Trompe L’Oeil is an art technique that uses realistic imagery to create the optical illusion often employed in murals. Artists have been practising it for centuries to create stunning illustrations and fool their audience.
Times are tough and it’s a hard market for any home seller right now. Buyers are on a budget but that doesn’t mean they’re going to settle for less – everyone likes to feel their money has been well spent, and when it comes to a major purchase such as a new home that’s truer than ever.
So how do you sell your delicately proportioned home? Do you lower the price? You certainly could, and you might get a sale but dropping the price should always be a last resort.
Luckily, there are some things you can do to make your home appear bigger than it really is, and it needn’t be expensive. Here are my top 5 clever tips to fool the eye with Trompe L’Oeil techniques.
Key Rule: A dark room is a small room
1. Double Up
Have you ever walked into a shop and headed towards a rail of clothing at the back, only to find yourself up against a wall-sized mirror? Retailers are well aware of this Trompe L’Oeil trick, but it works just as well in homes too.
Invest in the largest mirrors you can afford and place them in an area where they’re visible from the moment you step into the room, and where they catch the natural light and reflect it back into the room. It’s a simple trick, but one that works to great effect!
2. Furniture is King
A good rule of thumb is that the less floor space is seen, the smaller the room appears. So if you have the budget for it, consider replacing your chairs and tables with thinner-legged versions, and go for glass tops rather than solid wood.
Furniture that blocks entrances and walkways is just as bad, regardless of size or style. Visitors to your home will expect to see a wide, open space they wander around with ease, not a maze of chairs and tables they have to consciously navigate around! Ensure there is a clear and obvious path from the entrance of the room right to the other end – get rid of less important furniture.
Key Rule: Keep furniture minimal to expose maximum floor space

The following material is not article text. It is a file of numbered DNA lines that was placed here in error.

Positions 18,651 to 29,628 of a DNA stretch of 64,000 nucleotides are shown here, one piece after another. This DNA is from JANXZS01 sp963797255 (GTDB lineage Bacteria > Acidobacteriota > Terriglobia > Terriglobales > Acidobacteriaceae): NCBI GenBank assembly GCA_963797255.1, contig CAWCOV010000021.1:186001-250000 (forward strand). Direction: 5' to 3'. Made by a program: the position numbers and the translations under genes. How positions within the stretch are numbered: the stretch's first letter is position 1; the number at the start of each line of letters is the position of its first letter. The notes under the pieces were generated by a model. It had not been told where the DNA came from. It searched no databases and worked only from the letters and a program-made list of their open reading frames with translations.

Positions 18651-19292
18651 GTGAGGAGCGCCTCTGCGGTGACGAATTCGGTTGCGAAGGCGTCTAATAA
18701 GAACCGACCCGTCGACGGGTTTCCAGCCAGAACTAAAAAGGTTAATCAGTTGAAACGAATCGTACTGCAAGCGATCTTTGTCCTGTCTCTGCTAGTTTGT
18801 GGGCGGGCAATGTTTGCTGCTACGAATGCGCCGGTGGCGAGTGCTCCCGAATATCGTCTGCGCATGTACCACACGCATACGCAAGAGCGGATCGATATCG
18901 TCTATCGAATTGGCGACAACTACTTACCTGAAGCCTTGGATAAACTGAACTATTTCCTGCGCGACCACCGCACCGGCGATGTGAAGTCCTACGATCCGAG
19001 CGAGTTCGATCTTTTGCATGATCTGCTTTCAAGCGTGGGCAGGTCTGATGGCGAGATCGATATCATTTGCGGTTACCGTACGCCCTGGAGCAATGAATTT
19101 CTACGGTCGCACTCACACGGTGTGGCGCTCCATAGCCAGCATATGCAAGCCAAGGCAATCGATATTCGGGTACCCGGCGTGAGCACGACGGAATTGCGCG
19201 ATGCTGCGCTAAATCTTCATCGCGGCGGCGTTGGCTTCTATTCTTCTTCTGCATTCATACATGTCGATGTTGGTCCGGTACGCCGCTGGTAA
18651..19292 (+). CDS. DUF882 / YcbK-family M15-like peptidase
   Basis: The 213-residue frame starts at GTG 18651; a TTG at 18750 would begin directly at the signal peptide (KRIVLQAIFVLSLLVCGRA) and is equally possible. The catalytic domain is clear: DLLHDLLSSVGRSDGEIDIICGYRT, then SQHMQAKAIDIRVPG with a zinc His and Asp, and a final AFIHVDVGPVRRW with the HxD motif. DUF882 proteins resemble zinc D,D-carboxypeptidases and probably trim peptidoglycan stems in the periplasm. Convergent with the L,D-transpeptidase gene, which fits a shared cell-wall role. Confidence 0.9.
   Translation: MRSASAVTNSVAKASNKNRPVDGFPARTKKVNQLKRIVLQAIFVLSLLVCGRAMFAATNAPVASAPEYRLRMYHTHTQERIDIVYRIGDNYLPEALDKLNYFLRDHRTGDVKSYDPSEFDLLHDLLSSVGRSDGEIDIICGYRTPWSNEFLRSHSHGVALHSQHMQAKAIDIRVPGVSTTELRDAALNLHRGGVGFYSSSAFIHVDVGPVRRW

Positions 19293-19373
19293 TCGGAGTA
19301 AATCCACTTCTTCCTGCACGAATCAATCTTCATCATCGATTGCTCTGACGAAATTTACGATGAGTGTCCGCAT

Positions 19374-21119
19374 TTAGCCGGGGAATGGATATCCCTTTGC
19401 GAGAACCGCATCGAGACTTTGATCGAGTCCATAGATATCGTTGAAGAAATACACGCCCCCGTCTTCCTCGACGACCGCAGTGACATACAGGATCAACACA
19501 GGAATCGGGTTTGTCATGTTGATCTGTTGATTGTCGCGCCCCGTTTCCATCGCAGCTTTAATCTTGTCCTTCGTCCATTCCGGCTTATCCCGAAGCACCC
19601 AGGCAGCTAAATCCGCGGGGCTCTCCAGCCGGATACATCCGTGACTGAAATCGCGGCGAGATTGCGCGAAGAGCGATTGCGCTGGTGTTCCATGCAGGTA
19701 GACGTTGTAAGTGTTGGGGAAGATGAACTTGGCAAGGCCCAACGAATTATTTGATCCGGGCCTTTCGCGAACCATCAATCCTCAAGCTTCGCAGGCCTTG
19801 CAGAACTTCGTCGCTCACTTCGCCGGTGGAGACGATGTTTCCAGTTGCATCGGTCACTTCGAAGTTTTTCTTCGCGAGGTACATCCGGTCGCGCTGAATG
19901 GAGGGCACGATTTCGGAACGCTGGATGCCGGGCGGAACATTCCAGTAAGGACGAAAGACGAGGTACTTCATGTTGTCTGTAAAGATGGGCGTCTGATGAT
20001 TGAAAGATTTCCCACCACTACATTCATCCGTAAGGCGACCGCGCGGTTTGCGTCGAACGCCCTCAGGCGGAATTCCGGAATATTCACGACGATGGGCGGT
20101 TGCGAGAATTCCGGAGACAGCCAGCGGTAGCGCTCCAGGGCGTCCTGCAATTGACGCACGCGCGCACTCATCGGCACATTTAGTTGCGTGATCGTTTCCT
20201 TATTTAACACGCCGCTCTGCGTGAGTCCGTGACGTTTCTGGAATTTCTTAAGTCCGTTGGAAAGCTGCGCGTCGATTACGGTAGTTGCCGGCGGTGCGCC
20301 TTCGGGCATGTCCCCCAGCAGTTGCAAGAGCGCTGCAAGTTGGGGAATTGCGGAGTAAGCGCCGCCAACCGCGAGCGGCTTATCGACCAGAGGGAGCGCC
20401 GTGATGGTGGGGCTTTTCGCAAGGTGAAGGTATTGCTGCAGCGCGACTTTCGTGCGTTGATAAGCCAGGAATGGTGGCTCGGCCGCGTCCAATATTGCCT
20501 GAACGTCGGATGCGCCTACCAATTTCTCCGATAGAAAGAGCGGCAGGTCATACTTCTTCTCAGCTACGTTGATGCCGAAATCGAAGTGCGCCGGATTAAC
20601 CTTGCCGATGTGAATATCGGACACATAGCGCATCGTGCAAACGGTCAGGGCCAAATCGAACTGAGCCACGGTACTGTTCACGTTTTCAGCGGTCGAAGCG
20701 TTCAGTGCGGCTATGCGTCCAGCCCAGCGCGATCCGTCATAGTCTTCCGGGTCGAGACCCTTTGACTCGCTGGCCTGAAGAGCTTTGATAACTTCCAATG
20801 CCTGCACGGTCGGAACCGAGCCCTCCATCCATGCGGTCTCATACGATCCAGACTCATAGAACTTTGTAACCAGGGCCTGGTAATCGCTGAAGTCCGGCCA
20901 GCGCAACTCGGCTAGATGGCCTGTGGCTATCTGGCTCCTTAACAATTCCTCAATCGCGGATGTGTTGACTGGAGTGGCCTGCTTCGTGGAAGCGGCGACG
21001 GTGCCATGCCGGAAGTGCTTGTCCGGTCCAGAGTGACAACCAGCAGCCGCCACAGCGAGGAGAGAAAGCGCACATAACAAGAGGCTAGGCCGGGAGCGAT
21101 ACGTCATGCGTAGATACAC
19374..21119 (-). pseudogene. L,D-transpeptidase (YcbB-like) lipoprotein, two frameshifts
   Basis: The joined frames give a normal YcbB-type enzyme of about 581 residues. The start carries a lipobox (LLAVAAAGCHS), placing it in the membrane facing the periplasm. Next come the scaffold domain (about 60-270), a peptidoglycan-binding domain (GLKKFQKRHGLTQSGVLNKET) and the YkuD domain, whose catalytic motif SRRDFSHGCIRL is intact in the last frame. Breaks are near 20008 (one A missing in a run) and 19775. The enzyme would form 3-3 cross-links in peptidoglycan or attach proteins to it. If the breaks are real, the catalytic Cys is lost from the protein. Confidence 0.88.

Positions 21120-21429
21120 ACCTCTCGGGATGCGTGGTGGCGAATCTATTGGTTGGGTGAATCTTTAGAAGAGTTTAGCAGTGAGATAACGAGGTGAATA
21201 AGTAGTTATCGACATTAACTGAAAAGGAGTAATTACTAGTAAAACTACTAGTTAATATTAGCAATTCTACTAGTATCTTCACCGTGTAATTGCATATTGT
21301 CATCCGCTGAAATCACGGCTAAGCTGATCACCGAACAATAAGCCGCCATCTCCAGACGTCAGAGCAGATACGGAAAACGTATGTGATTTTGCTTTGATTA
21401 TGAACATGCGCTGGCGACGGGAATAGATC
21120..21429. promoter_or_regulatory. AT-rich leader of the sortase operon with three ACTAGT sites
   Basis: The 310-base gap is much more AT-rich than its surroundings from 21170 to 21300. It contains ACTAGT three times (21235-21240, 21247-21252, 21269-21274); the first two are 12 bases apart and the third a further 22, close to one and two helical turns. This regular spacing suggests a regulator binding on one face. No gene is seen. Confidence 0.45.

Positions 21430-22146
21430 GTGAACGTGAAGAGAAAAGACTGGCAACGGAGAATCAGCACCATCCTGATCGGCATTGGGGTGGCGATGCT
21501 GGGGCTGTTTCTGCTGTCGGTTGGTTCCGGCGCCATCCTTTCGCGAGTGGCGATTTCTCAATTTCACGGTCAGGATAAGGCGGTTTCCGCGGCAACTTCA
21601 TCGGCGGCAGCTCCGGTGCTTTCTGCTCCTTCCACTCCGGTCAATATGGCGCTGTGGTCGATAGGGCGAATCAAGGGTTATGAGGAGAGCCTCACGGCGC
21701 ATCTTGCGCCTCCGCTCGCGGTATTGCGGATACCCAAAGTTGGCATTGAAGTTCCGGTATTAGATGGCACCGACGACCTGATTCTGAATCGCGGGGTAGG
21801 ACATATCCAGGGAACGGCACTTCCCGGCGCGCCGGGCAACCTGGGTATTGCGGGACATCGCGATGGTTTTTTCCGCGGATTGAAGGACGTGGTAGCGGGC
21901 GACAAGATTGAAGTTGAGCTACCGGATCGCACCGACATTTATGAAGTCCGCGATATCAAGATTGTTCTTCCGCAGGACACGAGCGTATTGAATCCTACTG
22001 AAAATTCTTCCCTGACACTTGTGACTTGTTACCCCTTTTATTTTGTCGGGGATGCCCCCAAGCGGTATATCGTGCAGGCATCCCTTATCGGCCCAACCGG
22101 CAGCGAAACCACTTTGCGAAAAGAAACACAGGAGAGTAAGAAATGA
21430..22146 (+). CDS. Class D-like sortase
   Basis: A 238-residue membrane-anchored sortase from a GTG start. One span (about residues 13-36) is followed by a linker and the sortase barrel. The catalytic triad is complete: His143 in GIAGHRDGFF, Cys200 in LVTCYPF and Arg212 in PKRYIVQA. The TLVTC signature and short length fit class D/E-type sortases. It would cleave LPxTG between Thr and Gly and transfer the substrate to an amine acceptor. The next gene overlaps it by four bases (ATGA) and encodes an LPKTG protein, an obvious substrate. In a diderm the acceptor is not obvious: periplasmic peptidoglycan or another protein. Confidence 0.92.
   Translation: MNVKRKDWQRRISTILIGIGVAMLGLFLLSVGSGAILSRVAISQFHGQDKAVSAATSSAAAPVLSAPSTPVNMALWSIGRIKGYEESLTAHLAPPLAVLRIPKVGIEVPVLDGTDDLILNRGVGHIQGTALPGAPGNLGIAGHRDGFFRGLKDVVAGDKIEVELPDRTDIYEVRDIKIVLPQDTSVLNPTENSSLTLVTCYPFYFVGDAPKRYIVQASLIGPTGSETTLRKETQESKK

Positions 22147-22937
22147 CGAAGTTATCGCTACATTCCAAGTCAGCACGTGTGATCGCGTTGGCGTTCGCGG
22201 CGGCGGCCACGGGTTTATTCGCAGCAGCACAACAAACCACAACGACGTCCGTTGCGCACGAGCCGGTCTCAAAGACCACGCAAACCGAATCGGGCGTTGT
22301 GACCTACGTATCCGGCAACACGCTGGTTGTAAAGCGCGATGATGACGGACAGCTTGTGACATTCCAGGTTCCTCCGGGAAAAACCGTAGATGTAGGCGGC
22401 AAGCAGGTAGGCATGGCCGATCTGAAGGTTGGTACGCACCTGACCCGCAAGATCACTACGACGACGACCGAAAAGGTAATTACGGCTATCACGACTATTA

3. Clear the Clutter
I can’t stress this point enough – nothing makes a room seem small like mess. If you’re not the most organised of people, it can be tough to keep your home clean and tidy for months on end whilst waiting for that sale, but you’ll reap the rewards in a higher sale price.
Take a quick flick through any home interiors magazine – do you see kids’ toys on the floor and stacks of unread mail on the tabletops? Of course not! Perfectly clear surfaces with perhaps an artfully placed decoration or two make the space seem more spacious and give clean lines that are pleasing to the eye.
Throw out those cards you’ve kept on the mantelpiece since last Christmas and make sure trailing cables or electrical supplies are hidden behind furniture.
4. Light it Up
Even the tidiest of rooms will feel claustrophobic if it’s dark. If you’re lucky enough to have large, South-facing windows, fling them wide and make sure the curtains are fully open, or the blind fully up. By flooding the space with natural light it will instantly seem more welcoming and, yes, more spacious too.
For rooms that don’t get a lot of natural light you can still fake it with the help of Trompe L’Oeil – invest in some good quality lighting and make sure no corner is left in shade. A bright ceiling light along with some decorative lamps or recessed wall lighting should do the trick.
It is also important to think about the temperature of the room. With the variations of natural light a room will get, it may be useful to think about a portable air conditioning unit to keep the room at a comfortable temperature – stuffy air subconsciously makes visitors feel cramped, and the room feel smaller!
Key Rule: Pale decor creates a sense of light in a dark room
5. Consider Colour
Last but not least, have you considered how the colour scheme of your decor affects the room size? It’s pretty simple – the darker the colour, the smaller the room will appear. A fresh coat of paint is not a big investment and can make all the difference. Opt for light but homely hues – think warm beige, not clinical white.
If you don’t have the time or the money to re-paint, small changes to the soft furnishings can still go a long way to enhancing the overall appearance of the room. Invest in some paler cushion covers, cover a dark tabletop with a fresh, white tablecloth and adorn it with a bouquet of lilies to finish!
Do you have any tips of your own on making a small room seem bigger?